A frequent question is how many dogs does it take to guard the flock. People usually want to think in terms of dogs per hundred sheep, or number of dogs per unit of land. I've always thought it is the number and size of predators that matters. Tonight I have 9 LGDs all fully employed in 9 different directions! I rather suspect it is more than one animal. My neighbor called at midnight to report she heard wolves howling and coyotes howling. Hard to believe she would hear both at the same time. (could be some of my LGDs were howling and she did not recognize it as a dog) BUT I did find a sample of hair, ligt grey underfur and darker grey aguti guard hairs (i.e. unlike the reddish color of coyotes) on a barb wire 20 inches off the ground. Unfortunately that height overlaps both species so is not by itself indicative. A little snow would sure help tell the story!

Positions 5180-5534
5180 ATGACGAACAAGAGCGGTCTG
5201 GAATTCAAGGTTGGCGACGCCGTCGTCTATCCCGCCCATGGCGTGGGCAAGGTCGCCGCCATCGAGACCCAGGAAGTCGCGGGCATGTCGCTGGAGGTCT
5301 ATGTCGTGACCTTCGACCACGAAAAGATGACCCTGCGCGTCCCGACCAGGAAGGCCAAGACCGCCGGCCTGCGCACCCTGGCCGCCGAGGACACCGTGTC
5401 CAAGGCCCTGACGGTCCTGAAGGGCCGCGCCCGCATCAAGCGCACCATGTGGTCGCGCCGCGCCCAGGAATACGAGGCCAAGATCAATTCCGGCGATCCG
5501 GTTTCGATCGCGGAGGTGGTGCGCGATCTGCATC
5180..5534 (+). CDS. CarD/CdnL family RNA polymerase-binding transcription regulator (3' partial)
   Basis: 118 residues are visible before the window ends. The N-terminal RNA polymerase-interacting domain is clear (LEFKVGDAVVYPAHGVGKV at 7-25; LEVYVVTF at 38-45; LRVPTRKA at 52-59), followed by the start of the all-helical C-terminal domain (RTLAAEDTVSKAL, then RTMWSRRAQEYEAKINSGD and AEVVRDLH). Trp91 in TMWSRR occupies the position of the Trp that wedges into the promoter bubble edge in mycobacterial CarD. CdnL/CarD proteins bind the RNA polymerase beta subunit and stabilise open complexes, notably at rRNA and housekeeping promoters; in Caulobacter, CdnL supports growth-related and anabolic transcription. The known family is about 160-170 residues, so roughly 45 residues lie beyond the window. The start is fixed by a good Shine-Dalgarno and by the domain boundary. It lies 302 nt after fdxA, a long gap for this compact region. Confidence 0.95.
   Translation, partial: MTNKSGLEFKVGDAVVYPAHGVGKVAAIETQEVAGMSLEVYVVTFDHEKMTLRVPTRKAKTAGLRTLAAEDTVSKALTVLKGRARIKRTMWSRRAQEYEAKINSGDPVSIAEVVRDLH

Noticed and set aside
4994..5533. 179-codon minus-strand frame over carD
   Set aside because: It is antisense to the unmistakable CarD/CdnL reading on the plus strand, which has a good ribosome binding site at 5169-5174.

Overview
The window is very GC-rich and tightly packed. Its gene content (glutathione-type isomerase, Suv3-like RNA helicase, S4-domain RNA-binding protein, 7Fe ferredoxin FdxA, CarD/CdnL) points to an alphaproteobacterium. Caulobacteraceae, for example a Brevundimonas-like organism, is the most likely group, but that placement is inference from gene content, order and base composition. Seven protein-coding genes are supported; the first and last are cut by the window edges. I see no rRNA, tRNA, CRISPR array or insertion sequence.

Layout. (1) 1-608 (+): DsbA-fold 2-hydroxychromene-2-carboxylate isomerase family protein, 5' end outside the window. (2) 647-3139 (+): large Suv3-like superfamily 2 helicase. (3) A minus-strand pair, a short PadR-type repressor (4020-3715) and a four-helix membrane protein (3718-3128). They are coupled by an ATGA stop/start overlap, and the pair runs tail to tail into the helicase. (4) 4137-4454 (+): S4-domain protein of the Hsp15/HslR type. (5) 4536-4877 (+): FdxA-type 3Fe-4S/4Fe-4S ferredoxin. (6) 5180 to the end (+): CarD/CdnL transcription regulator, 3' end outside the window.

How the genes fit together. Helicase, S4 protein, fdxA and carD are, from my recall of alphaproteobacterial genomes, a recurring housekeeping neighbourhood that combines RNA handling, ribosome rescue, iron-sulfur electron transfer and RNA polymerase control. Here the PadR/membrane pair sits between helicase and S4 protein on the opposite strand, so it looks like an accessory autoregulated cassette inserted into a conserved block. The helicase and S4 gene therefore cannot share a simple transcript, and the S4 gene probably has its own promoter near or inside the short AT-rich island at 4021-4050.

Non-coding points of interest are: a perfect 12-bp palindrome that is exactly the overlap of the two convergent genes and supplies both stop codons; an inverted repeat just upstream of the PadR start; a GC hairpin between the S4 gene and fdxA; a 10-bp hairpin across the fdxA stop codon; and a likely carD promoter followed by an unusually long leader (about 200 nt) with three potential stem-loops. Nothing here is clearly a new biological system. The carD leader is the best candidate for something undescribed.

I bring this up to point out, that in wolf country you can go from 0 to a dozen predators overnight. this is the cost of wolves...having to be prepared for a large pack 365 days a year, because you never know when a pack will move in. The DNR seems to believe they have no responsibility to warn farmers in MN, even though the practice in the Rockies is to notify ranchers of the potential risk. Part of this is the fact that the wolves in the Rockies have special status, that is far more money is spent keeping track of them, because the public has a romantic connection with wolves in the 'wild west' where as here in Mn the average joe public is flabberghast to learn there are wolves in a place as unromantic as Hinckley MN. It is very likely the DNR is completely unaware that this pack exists or where it is at.
Ah well, I can go to sleep. The dogs have it covered. Now if I can convince the neighbor all is well so she does not call me again at midnight....
Discussion of the training, use, and management of guard dogs, guard llamas, guard donkeys, guard goldfish, etc.
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